Main Menu

CUHK-Shenzhen Prof. Jia Jianmin’s Study Accurately Tracks COVID-19 Spread with Big Data

  • 2020.04.30
  • News
A research co-conducted by Prof. Jia Jianmin, The Chinese University of Hong Kong, Shenzhen (CUHK-Shenzhen), developed a new method to accurately track the spread of COVID-19 using population flow data.

A research co-conducted by Prof. Jia Jianmin, The Chinese University of Hong Kong, Shenzhen (CUHK-Shenzhen), developed a new method to accurately track the spread of COVID-19 using population flow data, and establishing a new risk assessment model to identify high-risk locales of COVID-19 at an early stage, which serves as a valuable toolkit to public health experts and policy makers in implementing infectious disease control during new outbreaks. The study findings have been published in the journal Nature on April 29.

 

 

The researchers of this team used nation-wide data provided by a major national carrier in China to track population movement out of Wuhan between 1 January and 24 January 2020, a period covering the annual Chunyun mass migration before the Chinese Lunar New Year to a lockdown of the city to contain the virus. The movement of over 11 million people travelling through Wuhan to 296 prefectures in 31 provinces and regions in China were tracked.

 

 

Differing from usual epidemiological models that rely on historical data or assumptions, the team used real-time data about actual movements focusing on aggregate population flow rather than individual tracking. The data include any mobile phone user who had spent at least 2 hours in Wuhan during the study period. Locations were detected once users had their phones on. As only aggregate data was used and no individual data was used, there was no threat to consumer privacy.

 

Combining the population flow data with the number and location of COVID-19 confirmed cases up to 19 February 2020 in China, the study showed that the relative quantity of human movement from the disease epicentre, in this case, Wuhan, directly predicted the relative frequency and geographic distribution of the number of COVID-19 cases across China. The researchers found that their model can explain 96% of the distribution and intensity of the spread of COVID-19 across China statistically.

 

The research team then used this empirical relationship to build a new risk detection toolkit. Leveraging on the population flow data, the researchers created an "expected growth pattern" based on the number of people arriving from the risk source, i.e. the disease epicentre. The team thereby developed a new risk model by contrasting expected growth of cases against the actual number of confirmed cases for each city in China, the difference being the "community transmission risk."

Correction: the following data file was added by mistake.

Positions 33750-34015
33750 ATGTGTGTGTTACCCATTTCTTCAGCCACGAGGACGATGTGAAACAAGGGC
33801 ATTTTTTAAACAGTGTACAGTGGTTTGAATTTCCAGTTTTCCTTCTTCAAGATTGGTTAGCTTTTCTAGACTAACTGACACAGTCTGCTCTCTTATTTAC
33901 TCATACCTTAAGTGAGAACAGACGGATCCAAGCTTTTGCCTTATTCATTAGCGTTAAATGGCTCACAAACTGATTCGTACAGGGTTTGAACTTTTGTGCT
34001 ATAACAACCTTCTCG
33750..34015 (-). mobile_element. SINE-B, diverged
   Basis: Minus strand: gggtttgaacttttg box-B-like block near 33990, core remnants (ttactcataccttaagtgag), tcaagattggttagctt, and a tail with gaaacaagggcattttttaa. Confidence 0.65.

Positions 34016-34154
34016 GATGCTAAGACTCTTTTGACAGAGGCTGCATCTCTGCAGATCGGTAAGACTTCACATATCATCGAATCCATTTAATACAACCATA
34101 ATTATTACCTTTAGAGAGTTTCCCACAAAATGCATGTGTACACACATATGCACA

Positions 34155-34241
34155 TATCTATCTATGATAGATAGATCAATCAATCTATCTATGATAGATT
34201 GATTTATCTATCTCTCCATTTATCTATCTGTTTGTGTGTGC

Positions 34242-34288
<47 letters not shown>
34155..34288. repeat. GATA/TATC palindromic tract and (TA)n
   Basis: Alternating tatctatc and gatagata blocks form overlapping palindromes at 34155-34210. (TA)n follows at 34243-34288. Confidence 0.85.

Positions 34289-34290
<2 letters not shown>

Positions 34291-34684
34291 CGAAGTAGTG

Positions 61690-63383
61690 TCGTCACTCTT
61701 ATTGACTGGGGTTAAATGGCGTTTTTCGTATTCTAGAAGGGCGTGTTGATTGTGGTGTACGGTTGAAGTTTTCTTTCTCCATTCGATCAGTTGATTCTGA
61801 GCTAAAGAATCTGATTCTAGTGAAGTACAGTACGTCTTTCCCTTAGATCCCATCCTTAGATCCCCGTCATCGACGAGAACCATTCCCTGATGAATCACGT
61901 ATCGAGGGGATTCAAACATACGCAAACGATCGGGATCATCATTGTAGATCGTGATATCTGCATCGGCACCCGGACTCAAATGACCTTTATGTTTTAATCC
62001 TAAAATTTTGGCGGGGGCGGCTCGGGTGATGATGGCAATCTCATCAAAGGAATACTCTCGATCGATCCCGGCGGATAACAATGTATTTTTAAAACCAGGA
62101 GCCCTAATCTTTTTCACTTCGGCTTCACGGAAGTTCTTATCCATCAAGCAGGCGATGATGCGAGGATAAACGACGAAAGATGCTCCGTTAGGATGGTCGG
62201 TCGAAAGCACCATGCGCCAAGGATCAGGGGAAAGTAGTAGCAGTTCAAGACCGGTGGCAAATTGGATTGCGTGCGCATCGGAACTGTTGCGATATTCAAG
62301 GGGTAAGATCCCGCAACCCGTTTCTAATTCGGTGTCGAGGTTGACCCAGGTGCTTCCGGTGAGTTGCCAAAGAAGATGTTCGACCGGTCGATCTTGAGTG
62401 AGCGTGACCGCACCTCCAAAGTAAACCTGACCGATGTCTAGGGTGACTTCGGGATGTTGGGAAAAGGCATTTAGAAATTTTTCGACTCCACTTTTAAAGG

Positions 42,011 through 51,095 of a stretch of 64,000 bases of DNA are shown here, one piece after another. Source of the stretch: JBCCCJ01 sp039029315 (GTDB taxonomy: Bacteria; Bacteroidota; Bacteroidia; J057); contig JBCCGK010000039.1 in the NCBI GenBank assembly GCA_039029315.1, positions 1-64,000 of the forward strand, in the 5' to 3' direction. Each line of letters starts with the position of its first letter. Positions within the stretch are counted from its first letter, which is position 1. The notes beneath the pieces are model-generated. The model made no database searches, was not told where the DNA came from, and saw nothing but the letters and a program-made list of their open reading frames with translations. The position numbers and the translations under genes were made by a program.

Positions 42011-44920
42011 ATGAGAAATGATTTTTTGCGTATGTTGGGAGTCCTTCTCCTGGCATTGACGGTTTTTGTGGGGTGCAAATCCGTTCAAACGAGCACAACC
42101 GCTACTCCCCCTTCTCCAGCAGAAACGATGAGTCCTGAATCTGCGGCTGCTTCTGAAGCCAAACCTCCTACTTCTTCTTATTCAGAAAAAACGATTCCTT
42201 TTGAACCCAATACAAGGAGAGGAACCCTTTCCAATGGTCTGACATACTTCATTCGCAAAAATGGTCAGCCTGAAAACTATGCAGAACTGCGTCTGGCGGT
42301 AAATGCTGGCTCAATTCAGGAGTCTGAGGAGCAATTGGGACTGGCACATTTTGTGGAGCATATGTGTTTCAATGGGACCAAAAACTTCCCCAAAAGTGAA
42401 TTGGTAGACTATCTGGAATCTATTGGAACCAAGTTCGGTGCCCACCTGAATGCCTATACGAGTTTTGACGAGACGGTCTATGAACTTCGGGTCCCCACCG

The approach is advantageous because it requires no assumptions or knowledge of how or why the virus spreads, is robust to data reporting inaccuracies, and only requires knowledge of relative distribution of human movement. It can be used by policy makers in any nation with available data to make rapid and accurate risk assessments and to plan allocation of limited resources ahead of ongoing disease outbreaks.

 

The approach is advantageous because it requires no assumptions or knowledge of how or why the virus spreads, is robust to data reporting inaccuracies, and only requires knowledge of relative distribution of human movement. It can be used by policy makers in any nation with available data to make rapid and accurate risk assessments and to plan allocation of limited resources ahead of ongoing disease outbreaks.

 

Dr. Jayson Jia, Associate Professor of Marketing of HKU, is the lead author of this study. The co-authors are Jianmin Jia, Presidential Chair Professor at the Chinese University of Hong Kong, Shenzhen (corresponding author); Nicholas A. Christakis, Sterling Professor of Social and Natural Science at Yale; Xin Lu, the National University of Defense Technology in Changsha, China, and the Karolinska Institutet in Stockholm, Sweden; Yun Yuan, Southwest Jiaotong University; Ge Xu, Hunan University of Technology and Business.

 

Introdution

Prof. Jia Jianmin Presidential Chair Professor of CUHK-Shenzhen

Prof. Jianmin Jia (Jamie) is an Adjunct Professor in Department of Marketing at The Chinese University of Hong Kong (CUHK) Business School and the presidential chair professor at CUHK-Shenzhen. He was a Professor and Chairman in Department of Marketing at CUHK, Chang Jiang Chair Professor appointed by the Ministry of Education, China, and Dean of School of Economics and Management, Southwest Jiaotong University, China. Prof. Jia received his PhD from the McCombs School of Business at the University of Texas at Austin in 1995. He was a visiting scholar at Carnegie Mellon University and Duke University for three years.

 

Prof. Jia was the prize winner of the 1994 Decision Analysis Student Paper Competition sponsored by the Decision Analysis Society of INFORMS (US), and his dissertation about “Measures of risk and risk-value theory” received Honorable Mention Award from the University of Texas at Austin. Prof. Jia serves as a member of the National MBA Education Supervisory Committee of China, and a member of the Expert Consultation Committee of the Management Sciences Department of the Natural Science Foundation of China.

 

His research and teaching interests include big data marketing, social networks, consumer choice, and decision making. He was an Associate Editor of Operations Research, Academic Trustee of Marketing Science Institute (US), and Vice Chairman of the Academic Committee of China Marketing Association. Prof. Jia published in Management Science, Marketing Science, Psychological Science, Journal of Consumer Research, Operations Research and other leading international and Chinese journals.